Monday, June 21, 2010

Child welfare’s back alley: “Educational Neglect”

Late last year, the highly-regarded Vera Institute of Justice, based in New York, issued a report on one of the seedier back alleys of child welfare: "Educational Neglect." The majority of states, wisely, don't even include such cases in the mandate of their child welfare agencies. Unfortunately, New York, is not one of them. There, educational neglect reports serve one primary function: They're a lever schools can use to force parents to do what they want – like, for instance, not demand too much in the way of special education for their kids, or not complain about school safety.

Here are some highlights from the Vera Institute study, which focused on New York State but applies to any state that still lets CPS investigate "educational neglect":

Overwhelmingly, these are low-risk cases, and it's idiotic to waste the time of child protective services dealing with them. (While that may be obvious, they've got an actual case reading, from Orange County, to prove it.) In addition to wasting the time of CPS workers, sending a CPS worker to the door only makes the family defensive and makes it harder to solve whatever problem may be causing absenteeism.

The notion that educational neglect is the "tip of the iceberg," a sign of some other, deeper problem, (the primary excuse for CPS investigating such cases), is nonsense. Generally, "educational neglect" is the tip of nothing except some kind of school problem, often one that is not the parent's fault.

The extent to which CPS workers' time is wasted, and families are needlessly disrupted, is particularly striking in New York City. Statewide, about ten percent of all children with maltreatment allegations were the subject of at least one allegation of educational neglect; in New York City it was 19 percent – nearly double the state average.

There's no mystery to this. Schools took a lot of the blame after Nixzmary Brown was killed in 2006, despite repeated warnings to the city's Administration for Children's Services. Ever since, schools have been hyper-defensive about reporting, and Mayor Michael Bloomberg and ACS Commissioner John Mattingly have done nothing to calm them down and curb what are often, in fact, CYA referrals.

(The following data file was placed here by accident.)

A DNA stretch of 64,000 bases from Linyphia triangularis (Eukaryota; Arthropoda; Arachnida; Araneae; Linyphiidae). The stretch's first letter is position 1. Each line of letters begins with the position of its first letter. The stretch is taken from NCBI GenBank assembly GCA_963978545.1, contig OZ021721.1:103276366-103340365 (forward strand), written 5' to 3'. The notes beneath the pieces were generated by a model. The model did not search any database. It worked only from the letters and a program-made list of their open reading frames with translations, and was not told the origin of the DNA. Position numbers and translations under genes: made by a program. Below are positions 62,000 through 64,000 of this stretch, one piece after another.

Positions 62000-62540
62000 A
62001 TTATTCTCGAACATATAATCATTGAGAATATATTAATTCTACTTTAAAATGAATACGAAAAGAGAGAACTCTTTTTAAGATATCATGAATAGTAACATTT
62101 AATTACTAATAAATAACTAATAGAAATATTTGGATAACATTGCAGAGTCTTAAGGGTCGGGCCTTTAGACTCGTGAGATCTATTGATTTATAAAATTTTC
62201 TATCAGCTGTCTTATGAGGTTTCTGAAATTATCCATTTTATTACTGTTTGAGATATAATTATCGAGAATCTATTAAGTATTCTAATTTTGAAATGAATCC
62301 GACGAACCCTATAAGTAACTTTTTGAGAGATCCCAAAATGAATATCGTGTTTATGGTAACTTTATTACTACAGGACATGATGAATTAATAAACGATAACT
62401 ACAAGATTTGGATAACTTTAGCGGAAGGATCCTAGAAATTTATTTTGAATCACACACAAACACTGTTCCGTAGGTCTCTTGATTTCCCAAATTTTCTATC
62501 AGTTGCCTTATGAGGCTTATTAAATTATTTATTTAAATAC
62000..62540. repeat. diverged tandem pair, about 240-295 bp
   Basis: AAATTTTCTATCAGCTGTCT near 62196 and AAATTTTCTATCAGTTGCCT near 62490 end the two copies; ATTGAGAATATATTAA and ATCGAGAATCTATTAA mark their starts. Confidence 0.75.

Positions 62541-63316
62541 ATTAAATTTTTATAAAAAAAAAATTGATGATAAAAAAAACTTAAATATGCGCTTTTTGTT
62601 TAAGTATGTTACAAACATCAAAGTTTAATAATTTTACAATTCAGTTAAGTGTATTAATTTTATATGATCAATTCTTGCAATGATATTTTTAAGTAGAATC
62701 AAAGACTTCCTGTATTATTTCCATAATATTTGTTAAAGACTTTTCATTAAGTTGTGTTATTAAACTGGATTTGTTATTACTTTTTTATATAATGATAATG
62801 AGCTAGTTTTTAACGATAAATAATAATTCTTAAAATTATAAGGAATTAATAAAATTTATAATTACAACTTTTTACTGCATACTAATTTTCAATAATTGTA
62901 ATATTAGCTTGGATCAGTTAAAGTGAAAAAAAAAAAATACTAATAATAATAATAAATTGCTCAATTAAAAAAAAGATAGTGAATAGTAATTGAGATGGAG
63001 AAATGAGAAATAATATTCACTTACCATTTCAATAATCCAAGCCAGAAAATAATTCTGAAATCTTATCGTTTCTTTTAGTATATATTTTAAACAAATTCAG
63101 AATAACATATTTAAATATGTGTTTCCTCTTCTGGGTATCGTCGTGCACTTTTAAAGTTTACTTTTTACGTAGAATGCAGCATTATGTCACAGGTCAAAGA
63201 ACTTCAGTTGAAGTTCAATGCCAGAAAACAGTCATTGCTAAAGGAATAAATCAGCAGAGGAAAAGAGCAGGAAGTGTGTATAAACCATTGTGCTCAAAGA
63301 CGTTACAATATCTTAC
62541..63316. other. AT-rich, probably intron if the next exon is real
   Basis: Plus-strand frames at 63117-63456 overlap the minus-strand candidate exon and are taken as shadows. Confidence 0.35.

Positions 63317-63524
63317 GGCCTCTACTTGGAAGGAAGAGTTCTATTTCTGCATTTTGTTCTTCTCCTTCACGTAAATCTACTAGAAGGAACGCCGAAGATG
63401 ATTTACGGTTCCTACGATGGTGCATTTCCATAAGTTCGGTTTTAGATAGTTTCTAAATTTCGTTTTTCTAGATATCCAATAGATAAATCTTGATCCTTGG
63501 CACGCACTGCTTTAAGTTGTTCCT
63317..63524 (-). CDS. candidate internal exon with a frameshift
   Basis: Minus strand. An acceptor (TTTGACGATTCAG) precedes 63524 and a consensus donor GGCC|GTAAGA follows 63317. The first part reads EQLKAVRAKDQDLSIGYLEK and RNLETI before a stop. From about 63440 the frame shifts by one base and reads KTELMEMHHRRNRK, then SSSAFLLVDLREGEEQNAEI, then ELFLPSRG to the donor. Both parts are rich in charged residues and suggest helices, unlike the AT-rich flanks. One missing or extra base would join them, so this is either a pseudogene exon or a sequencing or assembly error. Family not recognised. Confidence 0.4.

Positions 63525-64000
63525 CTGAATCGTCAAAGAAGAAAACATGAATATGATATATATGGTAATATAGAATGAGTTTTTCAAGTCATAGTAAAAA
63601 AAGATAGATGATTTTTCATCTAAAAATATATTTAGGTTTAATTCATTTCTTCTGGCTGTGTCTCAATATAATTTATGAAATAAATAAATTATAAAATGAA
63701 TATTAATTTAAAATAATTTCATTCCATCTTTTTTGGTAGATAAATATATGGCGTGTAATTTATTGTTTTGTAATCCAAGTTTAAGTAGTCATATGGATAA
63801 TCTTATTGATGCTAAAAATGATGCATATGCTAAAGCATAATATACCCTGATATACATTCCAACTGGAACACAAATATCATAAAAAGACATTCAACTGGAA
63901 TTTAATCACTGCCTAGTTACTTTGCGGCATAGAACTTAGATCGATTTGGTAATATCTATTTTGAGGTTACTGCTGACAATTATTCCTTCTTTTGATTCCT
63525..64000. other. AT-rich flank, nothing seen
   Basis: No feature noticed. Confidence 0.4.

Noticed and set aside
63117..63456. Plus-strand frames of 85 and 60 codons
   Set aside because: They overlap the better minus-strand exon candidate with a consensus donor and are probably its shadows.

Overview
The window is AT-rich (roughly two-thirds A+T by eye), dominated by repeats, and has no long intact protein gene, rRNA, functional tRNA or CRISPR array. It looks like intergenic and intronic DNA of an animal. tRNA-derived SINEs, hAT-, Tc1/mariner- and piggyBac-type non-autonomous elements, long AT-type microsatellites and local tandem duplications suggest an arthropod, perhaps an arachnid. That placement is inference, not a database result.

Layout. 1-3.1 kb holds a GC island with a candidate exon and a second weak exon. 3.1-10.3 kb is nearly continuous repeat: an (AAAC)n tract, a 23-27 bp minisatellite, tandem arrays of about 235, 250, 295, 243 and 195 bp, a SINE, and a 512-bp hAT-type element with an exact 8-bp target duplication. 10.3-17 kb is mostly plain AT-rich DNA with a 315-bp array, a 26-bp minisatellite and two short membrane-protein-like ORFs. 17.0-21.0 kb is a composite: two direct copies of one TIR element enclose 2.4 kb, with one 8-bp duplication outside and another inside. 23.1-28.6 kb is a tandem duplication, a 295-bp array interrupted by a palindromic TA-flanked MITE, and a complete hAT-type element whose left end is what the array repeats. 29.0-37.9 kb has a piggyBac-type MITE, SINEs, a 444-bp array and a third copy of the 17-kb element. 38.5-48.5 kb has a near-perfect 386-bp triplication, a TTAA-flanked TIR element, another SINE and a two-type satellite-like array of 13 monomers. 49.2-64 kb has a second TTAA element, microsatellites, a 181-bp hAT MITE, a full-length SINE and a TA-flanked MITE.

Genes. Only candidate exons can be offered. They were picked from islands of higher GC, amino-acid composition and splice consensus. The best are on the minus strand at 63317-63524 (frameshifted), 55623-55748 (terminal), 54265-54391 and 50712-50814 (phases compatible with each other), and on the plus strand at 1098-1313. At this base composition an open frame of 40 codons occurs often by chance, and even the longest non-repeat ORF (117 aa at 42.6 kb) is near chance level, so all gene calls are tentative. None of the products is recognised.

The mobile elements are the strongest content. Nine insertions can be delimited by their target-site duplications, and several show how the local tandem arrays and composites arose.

This can be seen in a striking statistic in an Appendix. In 2005, there were 12,767 children subjected to at least one allegation of educational neglect. Nixzmary Brown died in January, 2006. That year, the number soared to 19,967, and in 2008 it still was 17,299.

In Yonkers, school officials will call in a report of educational neglect if they simply can't reach a parent by phone, or the family's address has changed and they don't know where to find them.

While few educational neglect cases wind up with children placed in foster care, many families get dragged into court – and the investigations can devastate families and scare them away from help – not to mention contributing to the overload in Family Court – the same overload Mattingly has used as an excuse for children languishing in his foster care system.

The report suggests that New York consider not accepting such reports for children over age 13 at all.

For reports involving all ages, the study suggests much more rigorous screening of educational neglect allegations by New York's child abuse hotline – and it's not just a vague suggestion; the study offers detailed protocols for such screening.

The study also suggests that where such reports are screened in, they should be handled through "differential response" in which workers are sent out to offer voluntary help instead of a coercive investigation. (More on this in a future post).

The report profiles some excellent alternatives to using CPS in these kinds of cases, including striking examples from P.S. 55 in the Bronx and Good Shepherd Services in Brooklyn.

None of this information came my way via the city's major newspapers. Instead, I first learned about the Vera Institute study from Rise, the excellent magazine written by parents who have lost children to child welfare systems. Last Fall's issue discusses the report, and does a superb job of putting a human face on the findings.

And, as I noted in a previous post to this Blog, the follow-up came not from The New York Times, the Daily News, or the Post, but from students in Prof. LynNell Hancock's education reporting class at the Columbia University Graduate School of Journalism. They did an excellent story on the overall issue, and a sidebar about how ACS briefly promised reforms, and then reneged – a promise I suspect was half-hearted to begin with. Fortunately, the stories were picked up by The Huffington Post.

IN A FUTURE POST: ACS RETREATS FROM REFORM AGAIN – THIS TIME ON TWO FRONTS AT ONCE